By Staff Report
Jul. 17, 2012
Dear Hearing Voices:
Here are some important points to keep in mind:
Understand the key benefits
Certain organizations collect input from multiple raters to ensure performance gets accurately assessed. It’s a form of performance management especially suited for project-centric organizations, in which collaboration among many people (and even across cultures) is critical to success.
Multirater feedback is on the rise as companies shift from command-and-control structures to networked environments.
From a performance culture perspective, multirater feedback provides an added benefit: increasing a person’s awareness of, and personal accountability for, individual performance. If done correctly, multirater feedback provides a richer and objective evaluation of individuals and serves as an aid in identifying future potential.
Sidestep potential pitfalls
Education is critical. Many organizations launch multirater feedback without adequately educating their people. This often is the first time that individuals receive written feedback about their performance. Thus, make sure your managers and other leaders learn how to do so.
Culture can kill feedback. Even if the feedback is anonymous, it may be possible to identify the individual(s) who provided negative feedback. Many will fear retribution or strained relationships and thus not provide any negative feedback or examples, making the feedback difficult to interpret accurately.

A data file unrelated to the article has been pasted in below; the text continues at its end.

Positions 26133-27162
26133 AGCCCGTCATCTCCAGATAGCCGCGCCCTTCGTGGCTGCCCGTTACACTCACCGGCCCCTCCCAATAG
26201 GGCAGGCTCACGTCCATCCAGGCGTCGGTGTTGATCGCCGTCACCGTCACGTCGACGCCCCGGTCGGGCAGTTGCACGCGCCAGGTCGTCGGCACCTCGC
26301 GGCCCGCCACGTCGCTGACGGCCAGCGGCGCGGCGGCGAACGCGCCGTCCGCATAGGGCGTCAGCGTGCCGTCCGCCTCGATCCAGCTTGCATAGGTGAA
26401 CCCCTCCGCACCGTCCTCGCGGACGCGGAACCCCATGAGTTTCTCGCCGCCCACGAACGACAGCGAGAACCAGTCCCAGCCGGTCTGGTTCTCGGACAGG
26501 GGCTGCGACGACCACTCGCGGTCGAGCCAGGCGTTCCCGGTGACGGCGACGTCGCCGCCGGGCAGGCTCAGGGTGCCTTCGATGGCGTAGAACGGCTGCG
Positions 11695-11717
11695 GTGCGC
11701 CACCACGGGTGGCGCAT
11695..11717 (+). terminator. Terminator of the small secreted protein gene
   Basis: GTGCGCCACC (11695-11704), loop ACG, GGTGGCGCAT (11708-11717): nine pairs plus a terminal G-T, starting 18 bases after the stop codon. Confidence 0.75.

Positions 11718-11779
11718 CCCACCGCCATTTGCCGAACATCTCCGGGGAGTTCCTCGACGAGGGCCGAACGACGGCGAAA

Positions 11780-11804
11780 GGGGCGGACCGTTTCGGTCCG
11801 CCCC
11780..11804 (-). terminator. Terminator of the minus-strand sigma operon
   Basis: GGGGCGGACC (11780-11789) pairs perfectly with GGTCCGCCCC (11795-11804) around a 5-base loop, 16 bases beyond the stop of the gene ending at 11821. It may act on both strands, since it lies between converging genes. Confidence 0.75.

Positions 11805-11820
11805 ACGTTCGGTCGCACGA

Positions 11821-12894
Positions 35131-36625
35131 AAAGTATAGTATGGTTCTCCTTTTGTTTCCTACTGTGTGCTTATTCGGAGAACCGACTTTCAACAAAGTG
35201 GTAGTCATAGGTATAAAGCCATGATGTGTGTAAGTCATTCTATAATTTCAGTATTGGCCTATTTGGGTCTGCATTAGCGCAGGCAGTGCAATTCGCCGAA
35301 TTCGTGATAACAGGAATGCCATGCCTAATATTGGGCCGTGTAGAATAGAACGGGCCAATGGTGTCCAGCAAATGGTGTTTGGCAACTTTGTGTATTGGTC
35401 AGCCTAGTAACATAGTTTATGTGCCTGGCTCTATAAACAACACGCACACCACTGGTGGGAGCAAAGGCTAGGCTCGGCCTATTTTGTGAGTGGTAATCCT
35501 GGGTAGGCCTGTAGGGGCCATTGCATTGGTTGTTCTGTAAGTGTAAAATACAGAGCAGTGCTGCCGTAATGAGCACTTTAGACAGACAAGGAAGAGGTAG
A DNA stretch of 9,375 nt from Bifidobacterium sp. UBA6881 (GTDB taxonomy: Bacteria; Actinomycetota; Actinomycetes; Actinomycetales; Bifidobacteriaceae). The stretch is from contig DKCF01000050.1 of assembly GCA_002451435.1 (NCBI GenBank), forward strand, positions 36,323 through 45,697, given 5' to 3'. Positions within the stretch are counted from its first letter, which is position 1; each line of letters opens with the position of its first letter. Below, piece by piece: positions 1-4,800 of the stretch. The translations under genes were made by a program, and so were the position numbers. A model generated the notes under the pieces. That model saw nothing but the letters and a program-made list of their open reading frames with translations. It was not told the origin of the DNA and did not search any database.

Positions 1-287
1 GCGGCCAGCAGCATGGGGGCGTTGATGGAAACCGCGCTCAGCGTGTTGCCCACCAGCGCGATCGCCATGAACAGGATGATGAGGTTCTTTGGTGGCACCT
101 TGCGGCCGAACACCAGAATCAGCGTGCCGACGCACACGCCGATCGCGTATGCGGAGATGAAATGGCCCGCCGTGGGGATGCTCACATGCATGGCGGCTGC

Identifying raters is a struggle for most organizations. Think about how you can fairly identify the raters for an individual.
Be prepared for the administrative effort this process requires. Organizations frequently underestimate the amount of administration necessary to support multi-rater feedback.
Knowing where to begin
Your company should ask this question: “Why do we want to use multirater feedback?” The answering should help determine the scope and approach of the implementation.
Gain management sponsorship. This is a big cultural shift that has significant organizational impact, making senior-level support pivotal to its success.
Consider a pilot. Perhaps the first time you do this, the feedback should be used for developmental purposes only, rather than included in a performance assessment.
SOURCE: Fumiko Kondo, managing director, Intellilink Solutions, New York
LEARN MORE: Once-a-year feedback via the performance review isn’t cutting it anymore.
The information contained in this article is intended to provide useful information on the topic covered, but should not be construed as legal advice or a legal opinion. Also remember that state laws may differ from the federal law.
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